• Carbon tetrachloride poisoning

  • Influenza

  • Hepatitis E

  • Sepsis

  • Typhoid fever

  • West Nile virus infection (with hepatitis)

Differential Diagnoses



Approach Considerations

The diagnosis of yellow fever (YF) is made on the basis of any 1 of the following:

  • Isolation of YF virus

  • Isolation of YF virus–specific immunoglobulin M (IgM)

  • Fourfold or greater rise in serum immunoglobulin G (IgG)

  • Positive findings on postmortem liver histopathology

  • Detection of YF antigen in tissues with immunohistochemistry

  • Detection of YF viral genomic sequences with polymerase chain reaction (PCR) evaluation

For guidance on specimen collection and detection of yellow fever virus, contact the Centers for Disease Control and Prevention (CDC).

Laboratory Studies

A complete blood count (CBC) is indicated. Leukopenia with neutropenia may be observed during the initial stage of yellow fever infection. Thrombocytopenia may be observed during the toxic stage of yellow fever infection.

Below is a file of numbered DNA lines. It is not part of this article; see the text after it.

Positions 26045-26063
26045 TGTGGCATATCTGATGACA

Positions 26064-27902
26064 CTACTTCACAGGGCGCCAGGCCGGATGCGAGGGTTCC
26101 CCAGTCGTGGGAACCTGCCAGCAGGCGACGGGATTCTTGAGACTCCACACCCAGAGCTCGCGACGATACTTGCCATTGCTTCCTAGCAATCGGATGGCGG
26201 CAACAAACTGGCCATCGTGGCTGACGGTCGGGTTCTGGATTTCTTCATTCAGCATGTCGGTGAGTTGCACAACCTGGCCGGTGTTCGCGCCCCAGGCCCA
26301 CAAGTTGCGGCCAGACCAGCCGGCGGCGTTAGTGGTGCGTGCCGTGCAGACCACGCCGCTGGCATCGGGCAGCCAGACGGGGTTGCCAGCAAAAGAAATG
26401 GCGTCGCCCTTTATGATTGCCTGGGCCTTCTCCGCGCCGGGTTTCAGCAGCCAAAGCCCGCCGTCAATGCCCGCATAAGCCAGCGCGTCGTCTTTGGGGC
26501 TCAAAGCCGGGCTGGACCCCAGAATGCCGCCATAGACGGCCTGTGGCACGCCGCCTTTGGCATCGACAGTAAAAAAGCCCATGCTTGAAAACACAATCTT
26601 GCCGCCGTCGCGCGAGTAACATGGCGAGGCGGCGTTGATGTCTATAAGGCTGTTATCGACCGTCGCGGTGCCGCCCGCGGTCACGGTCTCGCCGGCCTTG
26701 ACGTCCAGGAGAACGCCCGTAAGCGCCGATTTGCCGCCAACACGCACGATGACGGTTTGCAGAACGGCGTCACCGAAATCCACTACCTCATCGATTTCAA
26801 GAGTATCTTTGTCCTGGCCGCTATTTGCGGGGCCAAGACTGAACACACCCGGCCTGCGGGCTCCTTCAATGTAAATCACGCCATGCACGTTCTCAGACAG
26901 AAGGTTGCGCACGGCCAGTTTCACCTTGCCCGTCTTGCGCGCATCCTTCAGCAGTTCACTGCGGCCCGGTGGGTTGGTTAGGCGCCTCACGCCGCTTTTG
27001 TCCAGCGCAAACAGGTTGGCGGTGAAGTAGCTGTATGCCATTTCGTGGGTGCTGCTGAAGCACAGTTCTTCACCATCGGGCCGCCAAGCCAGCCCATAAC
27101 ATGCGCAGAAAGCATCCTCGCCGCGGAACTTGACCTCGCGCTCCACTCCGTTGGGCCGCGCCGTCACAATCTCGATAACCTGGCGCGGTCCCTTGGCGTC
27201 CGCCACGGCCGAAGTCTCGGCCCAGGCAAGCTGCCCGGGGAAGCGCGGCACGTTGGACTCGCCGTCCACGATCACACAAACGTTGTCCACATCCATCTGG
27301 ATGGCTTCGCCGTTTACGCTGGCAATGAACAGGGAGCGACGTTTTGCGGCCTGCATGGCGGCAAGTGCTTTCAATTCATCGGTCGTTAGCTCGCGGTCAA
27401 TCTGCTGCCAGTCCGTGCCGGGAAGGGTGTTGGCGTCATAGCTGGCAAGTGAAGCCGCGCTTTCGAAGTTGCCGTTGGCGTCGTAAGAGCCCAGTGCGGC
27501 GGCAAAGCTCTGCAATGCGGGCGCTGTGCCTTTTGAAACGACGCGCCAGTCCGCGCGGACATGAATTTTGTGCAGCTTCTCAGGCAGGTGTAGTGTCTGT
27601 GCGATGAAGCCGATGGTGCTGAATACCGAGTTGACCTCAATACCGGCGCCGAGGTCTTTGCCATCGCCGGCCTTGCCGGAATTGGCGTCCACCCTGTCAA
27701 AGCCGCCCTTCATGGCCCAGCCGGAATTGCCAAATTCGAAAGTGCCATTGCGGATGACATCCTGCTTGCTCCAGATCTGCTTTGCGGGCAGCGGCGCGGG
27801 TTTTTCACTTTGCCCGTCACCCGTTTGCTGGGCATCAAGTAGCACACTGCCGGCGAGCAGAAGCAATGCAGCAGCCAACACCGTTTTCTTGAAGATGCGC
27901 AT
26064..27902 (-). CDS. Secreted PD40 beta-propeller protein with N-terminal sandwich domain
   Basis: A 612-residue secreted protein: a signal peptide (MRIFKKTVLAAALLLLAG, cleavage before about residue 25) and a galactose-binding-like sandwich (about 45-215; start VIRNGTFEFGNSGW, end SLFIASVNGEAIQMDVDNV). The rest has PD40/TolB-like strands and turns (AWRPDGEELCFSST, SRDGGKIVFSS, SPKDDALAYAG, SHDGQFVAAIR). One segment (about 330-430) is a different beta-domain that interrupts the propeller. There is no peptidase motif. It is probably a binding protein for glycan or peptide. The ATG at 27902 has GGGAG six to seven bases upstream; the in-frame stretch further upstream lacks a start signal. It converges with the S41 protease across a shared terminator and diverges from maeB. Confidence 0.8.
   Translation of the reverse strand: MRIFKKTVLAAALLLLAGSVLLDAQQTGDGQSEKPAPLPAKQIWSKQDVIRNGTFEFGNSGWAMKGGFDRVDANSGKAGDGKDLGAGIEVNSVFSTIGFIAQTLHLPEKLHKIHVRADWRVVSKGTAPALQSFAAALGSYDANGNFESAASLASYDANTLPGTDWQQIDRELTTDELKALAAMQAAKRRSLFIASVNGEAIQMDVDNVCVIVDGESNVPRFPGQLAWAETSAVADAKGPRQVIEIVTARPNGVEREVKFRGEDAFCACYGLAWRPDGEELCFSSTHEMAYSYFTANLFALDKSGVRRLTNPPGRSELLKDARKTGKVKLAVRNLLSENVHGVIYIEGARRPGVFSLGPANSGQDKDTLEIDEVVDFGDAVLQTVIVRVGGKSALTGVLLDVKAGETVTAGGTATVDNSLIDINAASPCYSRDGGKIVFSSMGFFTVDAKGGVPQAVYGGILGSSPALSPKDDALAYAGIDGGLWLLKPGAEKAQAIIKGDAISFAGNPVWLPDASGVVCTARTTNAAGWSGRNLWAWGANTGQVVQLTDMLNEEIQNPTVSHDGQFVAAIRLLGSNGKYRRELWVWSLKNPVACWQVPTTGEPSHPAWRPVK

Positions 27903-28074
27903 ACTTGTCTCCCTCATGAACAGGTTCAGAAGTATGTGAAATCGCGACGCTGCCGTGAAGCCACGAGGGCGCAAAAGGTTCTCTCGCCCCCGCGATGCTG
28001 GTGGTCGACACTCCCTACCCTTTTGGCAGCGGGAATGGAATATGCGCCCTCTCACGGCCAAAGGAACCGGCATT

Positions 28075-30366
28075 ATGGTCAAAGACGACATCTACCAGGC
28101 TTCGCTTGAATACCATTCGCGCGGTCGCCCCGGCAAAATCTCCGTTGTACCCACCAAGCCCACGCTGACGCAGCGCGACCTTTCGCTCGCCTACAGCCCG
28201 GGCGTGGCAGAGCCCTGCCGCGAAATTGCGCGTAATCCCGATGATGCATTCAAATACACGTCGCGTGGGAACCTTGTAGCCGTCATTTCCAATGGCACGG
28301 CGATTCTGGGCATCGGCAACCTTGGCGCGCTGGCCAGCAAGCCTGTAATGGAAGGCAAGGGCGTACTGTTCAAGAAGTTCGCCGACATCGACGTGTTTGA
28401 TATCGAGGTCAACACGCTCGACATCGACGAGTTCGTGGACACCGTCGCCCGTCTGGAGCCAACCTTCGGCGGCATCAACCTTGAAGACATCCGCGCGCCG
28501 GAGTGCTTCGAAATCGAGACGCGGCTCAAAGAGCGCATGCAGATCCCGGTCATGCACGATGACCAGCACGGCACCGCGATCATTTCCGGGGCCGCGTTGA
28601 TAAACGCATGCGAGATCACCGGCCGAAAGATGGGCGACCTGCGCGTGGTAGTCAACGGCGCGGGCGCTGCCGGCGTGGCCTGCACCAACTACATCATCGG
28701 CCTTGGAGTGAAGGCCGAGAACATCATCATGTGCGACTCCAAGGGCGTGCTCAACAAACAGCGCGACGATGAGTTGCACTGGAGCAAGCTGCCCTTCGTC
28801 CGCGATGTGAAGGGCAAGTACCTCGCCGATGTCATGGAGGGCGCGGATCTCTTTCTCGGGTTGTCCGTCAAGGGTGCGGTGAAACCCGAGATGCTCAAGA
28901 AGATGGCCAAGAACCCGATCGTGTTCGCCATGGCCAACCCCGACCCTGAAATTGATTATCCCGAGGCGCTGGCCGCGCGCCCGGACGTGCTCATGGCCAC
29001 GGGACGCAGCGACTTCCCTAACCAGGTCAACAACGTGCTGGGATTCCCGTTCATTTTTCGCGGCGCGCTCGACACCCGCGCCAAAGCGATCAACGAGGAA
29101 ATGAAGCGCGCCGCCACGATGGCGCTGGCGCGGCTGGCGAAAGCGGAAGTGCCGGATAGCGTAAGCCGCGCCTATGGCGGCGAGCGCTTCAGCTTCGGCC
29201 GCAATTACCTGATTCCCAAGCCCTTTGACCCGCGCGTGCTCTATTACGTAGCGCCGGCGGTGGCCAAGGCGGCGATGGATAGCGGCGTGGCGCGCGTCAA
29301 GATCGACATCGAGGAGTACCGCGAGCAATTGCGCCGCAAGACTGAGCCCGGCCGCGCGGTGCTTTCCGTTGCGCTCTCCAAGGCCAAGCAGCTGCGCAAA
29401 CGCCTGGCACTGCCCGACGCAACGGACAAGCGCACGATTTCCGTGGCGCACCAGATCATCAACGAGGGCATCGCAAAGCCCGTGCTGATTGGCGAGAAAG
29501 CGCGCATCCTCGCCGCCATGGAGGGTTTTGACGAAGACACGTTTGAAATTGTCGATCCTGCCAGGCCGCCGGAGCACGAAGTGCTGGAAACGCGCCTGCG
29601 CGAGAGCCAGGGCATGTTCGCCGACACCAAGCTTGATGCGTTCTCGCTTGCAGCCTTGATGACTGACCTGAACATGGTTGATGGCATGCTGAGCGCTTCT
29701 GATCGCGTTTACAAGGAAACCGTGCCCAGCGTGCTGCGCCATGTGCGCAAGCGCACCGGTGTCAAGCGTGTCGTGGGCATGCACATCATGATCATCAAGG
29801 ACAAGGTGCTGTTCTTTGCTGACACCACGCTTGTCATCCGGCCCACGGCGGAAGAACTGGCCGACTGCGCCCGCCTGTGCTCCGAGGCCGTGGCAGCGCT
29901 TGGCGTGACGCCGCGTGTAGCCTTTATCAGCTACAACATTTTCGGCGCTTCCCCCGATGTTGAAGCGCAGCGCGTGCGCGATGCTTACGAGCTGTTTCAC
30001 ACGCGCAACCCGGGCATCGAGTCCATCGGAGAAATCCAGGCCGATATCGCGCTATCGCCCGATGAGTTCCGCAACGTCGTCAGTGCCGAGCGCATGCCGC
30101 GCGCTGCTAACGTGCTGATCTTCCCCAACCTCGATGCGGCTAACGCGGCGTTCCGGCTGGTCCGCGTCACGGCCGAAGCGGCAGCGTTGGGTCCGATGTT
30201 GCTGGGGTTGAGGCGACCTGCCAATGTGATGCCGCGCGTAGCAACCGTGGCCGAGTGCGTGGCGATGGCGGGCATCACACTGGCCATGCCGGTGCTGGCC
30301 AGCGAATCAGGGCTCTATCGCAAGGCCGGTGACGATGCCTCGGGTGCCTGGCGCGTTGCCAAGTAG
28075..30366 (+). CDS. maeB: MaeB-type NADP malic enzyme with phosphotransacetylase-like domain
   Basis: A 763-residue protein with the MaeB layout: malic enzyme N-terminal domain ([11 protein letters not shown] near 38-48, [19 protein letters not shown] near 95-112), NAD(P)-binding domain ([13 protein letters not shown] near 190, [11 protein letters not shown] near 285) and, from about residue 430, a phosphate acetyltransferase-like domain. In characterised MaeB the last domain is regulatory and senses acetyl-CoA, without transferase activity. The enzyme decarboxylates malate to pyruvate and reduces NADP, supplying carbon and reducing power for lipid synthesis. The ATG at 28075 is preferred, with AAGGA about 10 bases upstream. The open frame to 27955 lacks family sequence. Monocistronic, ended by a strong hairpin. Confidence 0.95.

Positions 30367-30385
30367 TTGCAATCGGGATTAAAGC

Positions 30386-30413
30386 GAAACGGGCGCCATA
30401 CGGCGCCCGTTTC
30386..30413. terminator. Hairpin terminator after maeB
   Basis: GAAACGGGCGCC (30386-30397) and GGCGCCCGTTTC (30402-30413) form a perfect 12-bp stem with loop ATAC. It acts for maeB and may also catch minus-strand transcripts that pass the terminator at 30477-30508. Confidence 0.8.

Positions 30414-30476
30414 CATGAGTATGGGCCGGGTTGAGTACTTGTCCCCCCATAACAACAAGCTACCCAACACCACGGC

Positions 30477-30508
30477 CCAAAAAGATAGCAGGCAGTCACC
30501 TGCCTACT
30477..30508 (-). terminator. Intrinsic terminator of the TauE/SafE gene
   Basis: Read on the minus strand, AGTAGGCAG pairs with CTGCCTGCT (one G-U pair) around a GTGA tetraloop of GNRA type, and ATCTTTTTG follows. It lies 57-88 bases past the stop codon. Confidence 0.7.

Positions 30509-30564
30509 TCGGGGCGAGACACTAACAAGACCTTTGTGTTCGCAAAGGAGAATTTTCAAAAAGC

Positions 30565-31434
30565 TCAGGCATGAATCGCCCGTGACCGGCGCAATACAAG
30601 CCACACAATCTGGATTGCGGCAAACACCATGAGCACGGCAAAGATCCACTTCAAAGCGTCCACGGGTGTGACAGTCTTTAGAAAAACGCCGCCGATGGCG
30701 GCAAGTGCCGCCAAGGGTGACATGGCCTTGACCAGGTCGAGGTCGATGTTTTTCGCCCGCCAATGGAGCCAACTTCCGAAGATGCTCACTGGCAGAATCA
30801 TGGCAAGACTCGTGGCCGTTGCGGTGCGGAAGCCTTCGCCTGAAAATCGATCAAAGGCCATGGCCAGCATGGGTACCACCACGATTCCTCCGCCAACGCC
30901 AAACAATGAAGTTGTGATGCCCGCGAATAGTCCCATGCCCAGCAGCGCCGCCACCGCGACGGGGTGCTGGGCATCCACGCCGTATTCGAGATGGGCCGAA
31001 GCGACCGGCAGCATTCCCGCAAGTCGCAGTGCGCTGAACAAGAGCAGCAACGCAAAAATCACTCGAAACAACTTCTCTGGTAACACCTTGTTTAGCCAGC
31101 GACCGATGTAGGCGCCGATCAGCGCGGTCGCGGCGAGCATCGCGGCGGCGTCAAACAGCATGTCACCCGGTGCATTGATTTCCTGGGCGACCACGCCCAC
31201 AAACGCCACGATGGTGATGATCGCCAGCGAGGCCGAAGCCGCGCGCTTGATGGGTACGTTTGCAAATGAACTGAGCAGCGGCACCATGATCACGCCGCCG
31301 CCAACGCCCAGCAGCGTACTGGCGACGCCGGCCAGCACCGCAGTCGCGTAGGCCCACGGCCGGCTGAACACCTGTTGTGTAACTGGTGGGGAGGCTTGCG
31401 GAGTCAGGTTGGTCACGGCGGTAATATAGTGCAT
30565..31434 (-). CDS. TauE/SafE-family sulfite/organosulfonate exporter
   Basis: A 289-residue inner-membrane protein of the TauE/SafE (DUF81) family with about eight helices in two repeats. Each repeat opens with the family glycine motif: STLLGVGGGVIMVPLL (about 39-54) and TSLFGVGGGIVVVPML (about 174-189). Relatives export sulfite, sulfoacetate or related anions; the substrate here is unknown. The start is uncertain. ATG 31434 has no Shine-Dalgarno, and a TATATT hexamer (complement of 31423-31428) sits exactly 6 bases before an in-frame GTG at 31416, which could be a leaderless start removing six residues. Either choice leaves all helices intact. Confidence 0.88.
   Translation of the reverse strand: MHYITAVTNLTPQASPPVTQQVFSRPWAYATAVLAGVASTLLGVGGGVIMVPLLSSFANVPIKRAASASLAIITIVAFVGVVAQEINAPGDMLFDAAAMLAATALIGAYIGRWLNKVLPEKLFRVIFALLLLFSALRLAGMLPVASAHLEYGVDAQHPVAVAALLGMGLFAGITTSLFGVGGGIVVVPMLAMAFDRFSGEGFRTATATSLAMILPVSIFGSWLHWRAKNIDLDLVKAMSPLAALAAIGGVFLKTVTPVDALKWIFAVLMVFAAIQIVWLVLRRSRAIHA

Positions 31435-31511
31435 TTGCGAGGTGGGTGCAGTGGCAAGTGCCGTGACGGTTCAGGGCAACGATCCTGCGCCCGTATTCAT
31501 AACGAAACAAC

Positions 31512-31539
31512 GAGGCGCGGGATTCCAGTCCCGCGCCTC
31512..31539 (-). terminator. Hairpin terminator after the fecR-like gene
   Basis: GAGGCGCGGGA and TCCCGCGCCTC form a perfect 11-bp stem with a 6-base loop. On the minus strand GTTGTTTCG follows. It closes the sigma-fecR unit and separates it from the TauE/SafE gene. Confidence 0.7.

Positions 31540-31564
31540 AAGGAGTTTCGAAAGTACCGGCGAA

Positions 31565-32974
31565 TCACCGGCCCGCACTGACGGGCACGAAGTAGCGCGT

Electrolyte, blood urea nitrogen (BUN), creatinine, and glucose levels should be measured. Results may reveal azotemia. Hypoglycemia may occur because of a lack of oral intake and hepatic dysfunction. Hyperkalemia may be secondary to renal dysfunction.

Liver function tests typically reveal elevated transaminase and bilirubin levels during the toxic stage of illness. Transaminase levels may remain elevated for as long as 2 months after recovery.

On coagulation studies, an abnormal pattern resembling disseminated intravascular coagulation (DIC) may occur during the toxic stage of illness.

Urinalysis often reveals clinically significant proteinuria. Blood, urine, and cerebrospinal fluid (CSF) cultures should be performed to exclude other infections. CSF findings may be typical of yellow fever, with increased pressure, elevated protein levels, cell counts in the reference range, or pleocytosis.